Why businesses fail to maximise the value of data visualisation
Data visualisation has become one of the hottest tools in data-driven business management over the past few years. As business intelligence software becomes a more central part of companies’ toolkits and data practices, visualisations have improved while concurrently becoming more precise and versatile.
Even so, not every case of a business implementing BI software and data visualisation is a success. Although they are meant to streamline data analysis and comprehension, they can sometimes produce the opposite effect.
A recent survey by Ascend2 revealed that despite their best intentions, many companies fumble their data visualisation implementations and end up doing more harm than good. While this has not necessarily affected the popularity of BI and data visualisation, it does raise some interesting questions about what companies can do right.
The survey shows that while many have had success with their data visualisation and data dashboard strategies, a majority have only been somewhat successful, or worse, unsuccessful.
Regardless, dashboards and visualisation confer significant benefits for organisations, so they are not likely to go anywhere.
Why some visualisations are less successful
The survey responses indicate that while data dashboards are still being used and developed, the number of companies that are experiencing strong success with them has dropped. When asked about the overall effectiveness of their data dashboard strategies, only 43% of those surveyed described it as very successful. Meanwhile, 54% called it somewhat successful, while 3% were unsuccessful in deploying data visualisations and dashboards.
One of the biggest challenges is that fewer respondents believed they had consistent access to the data they required. A major benefit of dashboards is that they provide only the data that is relevant to each user and exhibits it in an easily digestible manner. However, dashboard design can sometimes go awry and become either too cluttered or too sparse, obscuring important information in the process.
Indeed, the number of respondents who claimed they frequently or always had the right data to make business decisions fell from 44% in 2017 to 43% in 2018.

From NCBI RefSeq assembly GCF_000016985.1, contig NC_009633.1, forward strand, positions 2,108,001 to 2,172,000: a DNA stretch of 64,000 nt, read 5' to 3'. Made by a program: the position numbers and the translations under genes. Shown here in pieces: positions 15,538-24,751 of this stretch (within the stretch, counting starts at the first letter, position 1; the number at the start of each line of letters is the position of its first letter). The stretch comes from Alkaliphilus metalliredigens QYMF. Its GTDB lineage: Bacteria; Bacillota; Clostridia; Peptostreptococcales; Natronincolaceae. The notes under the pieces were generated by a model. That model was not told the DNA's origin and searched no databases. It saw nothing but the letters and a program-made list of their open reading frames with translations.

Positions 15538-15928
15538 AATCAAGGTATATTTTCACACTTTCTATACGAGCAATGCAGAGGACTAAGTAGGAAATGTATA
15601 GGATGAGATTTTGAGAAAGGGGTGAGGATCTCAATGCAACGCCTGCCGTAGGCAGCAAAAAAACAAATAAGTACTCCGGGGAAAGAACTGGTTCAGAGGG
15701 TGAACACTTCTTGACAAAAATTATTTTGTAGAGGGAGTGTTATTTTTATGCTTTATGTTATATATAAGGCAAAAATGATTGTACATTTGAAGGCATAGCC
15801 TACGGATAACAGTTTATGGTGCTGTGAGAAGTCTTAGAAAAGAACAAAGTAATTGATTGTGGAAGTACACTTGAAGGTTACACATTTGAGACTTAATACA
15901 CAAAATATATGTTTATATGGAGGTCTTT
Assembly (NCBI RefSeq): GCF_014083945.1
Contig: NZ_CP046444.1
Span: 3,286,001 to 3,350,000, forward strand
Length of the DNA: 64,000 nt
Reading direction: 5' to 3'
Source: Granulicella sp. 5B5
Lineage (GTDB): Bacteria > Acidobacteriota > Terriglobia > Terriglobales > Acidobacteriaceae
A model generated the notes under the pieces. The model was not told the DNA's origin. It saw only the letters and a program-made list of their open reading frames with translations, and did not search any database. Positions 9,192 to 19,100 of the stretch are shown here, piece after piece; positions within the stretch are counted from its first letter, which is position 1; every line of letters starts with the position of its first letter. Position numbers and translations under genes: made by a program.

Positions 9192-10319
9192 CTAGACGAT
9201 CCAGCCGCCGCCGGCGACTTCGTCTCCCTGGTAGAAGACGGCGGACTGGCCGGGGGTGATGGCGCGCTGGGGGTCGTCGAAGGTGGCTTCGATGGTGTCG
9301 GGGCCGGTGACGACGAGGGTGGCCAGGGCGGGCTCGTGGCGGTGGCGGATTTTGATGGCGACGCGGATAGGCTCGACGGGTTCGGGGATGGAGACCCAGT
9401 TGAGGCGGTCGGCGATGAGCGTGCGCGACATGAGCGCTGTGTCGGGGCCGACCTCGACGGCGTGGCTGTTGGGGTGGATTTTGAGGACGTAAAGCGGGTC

A focus on a specific type of data visualisation can misrepresent data, while a strong focus on one type of data can exclude up to 80% of a company’s full data stream
Nevertheless, it does appear that visualisations and dashboards are gaining popularity. The survey found that a total of 84% of respondents planned to increase their overall budgets for data dashboards and visualisations to some extent, although most only plan on increasing it moderately.
This is because despite the challenge of successfully implementing a data visualisation strategy, visual language has been proven to improve productivity and efficiency in the workplace.
Why companies will keep investing in visualisations
One big reason many companies undergo less-than-optimal implementations is that they do not have an effective answer to the question, “What is data visualisation?” For many, the definition is as simple as charts made from spreadsheets and basic diagrams. However, today’s business intelligence tools offer a significant variety of visuals that can make almost any data easier to comprehend and actionable.
A report by the American Management Association has found that visualisation tends to improve several aspects of companies’ decision making. According to the AMA, 64% of participants made decisions faster when using a visualisation tool, while another found that visual language can shorten work meetings by up to 24%.
More importantly, the AMA report cites additional third-party studies demonstrating that visual language helps problem solving, improving efficiency by 19% while overall producing 22% higher results in 13% less time.
With that in mind, however, the report by Ascend2 may be cause for concern, or at least a call to action, for many companies employing data dashboards. The importance of design and precision cannot be overstated when planning a data visualisation strategy.
In some cases, a focus on a specific type of visualisation can misrepresent data or make it harder to understand. Other times, a strong focus on one type of data such as structured data can exclude up to 80% of a company’s full data stream.
Having a clear deployment strategy that understands an organisations’ specific needs and objectives can also make the process easier. The Ascend2 study discovered that companies which focused on objectives that are more important instead of those that are more challenging, but less critical can also help organisations increase their success with data dashboards and visualisations.
Coursing the right plot
Data visualisations will continue to be a central part of organisations’ data practices. The improvements it offers for decision-making, consensus, problem-solving, and more make it a key part of business success. Still, companies should focus their efforts on building data visualisation strategies and data dashboards that give their teams the information they need, and deliver it consistently.